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Girmindl's Ghost

A diary of Shaker High School's 2005-2006 basketball season, a retelling of Shaker's fabled 1979-1980 season, and general commentary on high school hoops, updated daily...


"I like sitting in the back row. I found that sitting against the wall is just easier on your back." -Dean Smith, on the comfort of the H-gym bleachers

NYSPHSAA explained!

Good question: I got a bunch of emails over the weekend that were some variation of the following questions:
"Could you explain how the sections/classes/rankings work in New York State?"

"I've never understood if the New York City schools are counted in basketball rankings or not."

Do NYC teams play against upstate teams for the state title?"

"What is the difference between the Suburban Council, Section 2, the NYSPHSAA, Class AA, and all the rest?"

"Was the guy who designed the high school sports setup in New York smoking crack?"
Ok, I made that last question up. But still, all of this is really confusing. It took me years to understand it. I'll take the sections/classes/ federation question first; I'll deal with rankings afterwards.

Sections/Associations/Federation

Here's Shaker's status in a nutshell: Shaker is a Class AA school in the Suburban Council of section 2 of the NYSPHSAA in the state of New York. Ok, now let's explain what that means.

Let's start with the basics: every high school in the state of New York is in one of four athletic associations:

the New York State Public High School Athletic Association (NYSPHSAA),
the NY State Catholic High School Athletic Association (NYSCHSAA),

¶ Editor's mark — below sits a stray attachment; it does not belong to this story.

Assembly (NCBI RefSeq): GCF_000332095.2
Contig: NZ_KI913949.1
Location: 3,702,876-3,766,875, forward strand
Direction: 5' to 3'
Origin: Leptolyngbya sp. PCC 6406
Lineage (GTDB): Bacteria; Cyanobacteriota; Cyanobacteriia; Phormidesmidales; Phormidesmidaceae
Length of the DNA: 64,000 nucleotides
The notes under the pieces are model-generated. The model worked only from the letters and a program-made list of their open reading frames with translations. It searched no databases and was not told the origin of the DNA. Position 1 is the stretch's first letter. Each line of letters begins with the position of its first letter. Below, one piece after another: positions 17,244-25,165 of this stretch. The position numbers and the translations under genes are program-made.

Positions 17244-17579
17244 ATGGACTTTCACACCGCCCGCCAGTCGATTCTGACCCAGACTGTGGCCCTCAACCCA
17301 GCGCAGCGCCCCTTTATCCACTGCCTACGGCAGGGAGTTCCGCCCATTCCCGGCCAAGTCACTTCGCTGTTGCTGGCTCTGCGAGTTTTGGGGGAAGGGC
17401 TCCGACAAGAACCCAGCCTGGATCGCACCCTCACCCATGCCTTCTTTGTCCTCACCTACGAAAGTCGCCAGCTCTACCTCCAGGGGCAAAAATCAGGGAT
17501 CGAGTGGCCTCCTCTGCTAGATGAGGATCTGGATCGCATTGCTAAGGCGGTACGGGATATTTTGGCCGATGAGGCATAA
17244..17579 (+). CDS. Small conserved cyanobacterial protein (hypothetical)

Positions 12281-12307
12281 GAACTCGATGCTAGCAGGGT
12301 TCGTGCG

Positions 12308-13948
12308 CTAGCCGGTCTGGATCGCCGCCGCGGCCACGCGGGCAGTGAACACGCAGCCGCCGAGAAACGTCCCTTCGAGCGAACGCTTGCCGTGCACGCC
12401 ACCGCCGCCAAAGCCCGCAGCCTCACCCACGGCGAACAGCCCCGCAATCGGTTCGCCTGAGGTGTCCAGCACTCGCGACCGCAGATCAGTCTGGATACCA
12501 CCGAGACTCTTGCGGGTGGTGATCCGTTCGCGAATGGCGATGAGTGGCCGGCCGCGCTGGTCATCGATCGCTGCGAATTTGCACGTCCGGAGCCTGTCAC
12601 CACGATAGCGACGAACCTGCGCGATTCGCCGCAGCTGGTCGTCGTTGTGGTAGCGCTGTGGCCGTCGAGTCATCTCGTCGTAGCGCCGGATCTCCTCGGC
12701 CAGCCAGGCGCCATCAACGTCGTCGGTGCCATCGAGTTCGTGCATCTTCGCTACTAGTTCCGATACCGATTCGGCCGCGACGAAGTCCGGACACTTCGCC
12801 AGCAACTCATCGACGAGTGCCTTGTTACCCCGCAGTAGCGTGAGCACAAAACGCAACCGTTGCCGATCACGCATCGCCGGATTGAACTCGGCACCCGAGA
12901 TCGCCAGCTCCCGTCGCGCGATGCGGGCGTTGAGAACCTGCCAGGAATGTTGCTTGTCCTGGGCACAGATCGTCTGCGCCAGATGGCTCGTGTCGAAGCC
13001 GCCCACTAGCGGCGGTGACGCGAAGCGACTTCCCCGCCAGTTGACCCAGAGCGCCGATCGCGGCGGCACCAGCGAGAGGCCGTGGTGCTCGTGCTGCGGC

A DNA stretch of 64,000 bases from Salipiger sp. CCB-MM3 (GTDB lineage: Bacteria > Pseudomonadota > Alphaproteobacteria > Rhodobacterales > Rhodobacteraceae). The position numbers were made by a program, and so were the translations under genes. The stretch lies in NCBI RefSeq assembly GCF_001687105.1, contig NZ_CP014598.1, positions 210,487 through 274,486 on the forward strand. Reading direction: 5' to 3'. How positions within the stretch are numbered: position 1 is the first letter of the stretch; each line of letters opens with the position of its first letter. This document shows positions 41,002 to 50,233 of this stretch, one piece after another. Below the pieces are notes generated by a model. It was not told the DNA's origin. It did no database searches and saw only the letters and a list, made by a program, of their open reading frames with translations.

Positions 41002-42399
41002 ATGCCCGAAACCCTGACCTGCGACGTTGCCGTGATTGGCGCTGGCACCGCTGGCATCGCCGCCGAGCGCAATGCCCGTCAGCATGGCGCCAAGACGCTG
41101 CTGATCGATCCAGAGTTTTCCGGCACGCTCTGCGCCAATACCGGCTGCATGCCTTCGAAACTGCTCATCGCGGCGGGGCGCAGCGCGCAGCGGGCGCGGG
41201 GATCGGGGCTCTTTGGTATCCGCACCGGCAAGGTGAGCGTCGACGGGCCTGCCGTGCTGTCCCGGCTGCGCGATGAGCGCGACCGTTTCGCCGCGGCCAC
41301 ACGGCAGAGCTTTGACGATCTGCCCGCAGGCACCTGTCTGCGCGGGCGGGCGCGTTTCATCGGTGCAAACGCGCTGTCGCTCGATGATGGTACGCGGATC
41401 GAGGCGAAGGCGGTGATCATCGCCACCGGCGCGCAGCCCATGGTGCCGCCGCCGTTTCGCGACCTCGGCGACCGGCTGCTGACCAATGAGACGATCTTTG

the NY State Association of Indep. Schools Athletic Association (NYSAISAA),
or the Public School Athletic League of the City of New York (PSAL)

One confusing thing is that many private schools are in the NYSPHSAA, such as CBA. In fact, most schools are in either the NYSPHSAA or the PSAL. The other two associations are quite small. Shaker is in the NYSPHSAA. So are all the teams Shaker plays (with rare exceptions). To simplify things, just think of the NYSPHSAA as all the schools outside of New York City and the PSAL as all the school in New York City.

Anyway, these associations form the "federation" of New York State high school sports. In most sports in New York, the associations are completely separate leagues with separate champions. Teams in different associations never play against each other, and they don't compete against each other for the state championship.

For instance, to win the state title in football, Shaker need only win the NYSPHSAA state title. They would never have to beat a team from New York City or a team in the NYSCHSAA or NYAISAA. Traditionally, the big deal outside of New York City is to win the NYSPHSAA state championship. The big deal inside the city is to win the PSAL city championship.

Basketball is slightly different. If you win the NYSPHSAA title you are considered the "state champ" and if you win the PSAL title you are considered the "city champ." However, there is an additional tournament to determine who is the "federation champion." This tournament takes the champions from each of the associations and plays them against each other. All four associations participate, but it's often seen as a showdown between the best team outside the city (the NYSPHSAA "state" champ) and the best team inside the city (the PSAL "city" champ).

So yes, you can win the "state title" in basketball without playing any of the New York City schools. But you cannot win the federation title. So it would seem like the federation title is a bigger deal than the state title. But actually, it's not. It's seen as an "extra" thing for some reason. The "state title" is still the big deal for schools in the NYSPHSAA and the PSAL title is the big deal for New York City schools. That's just how it is.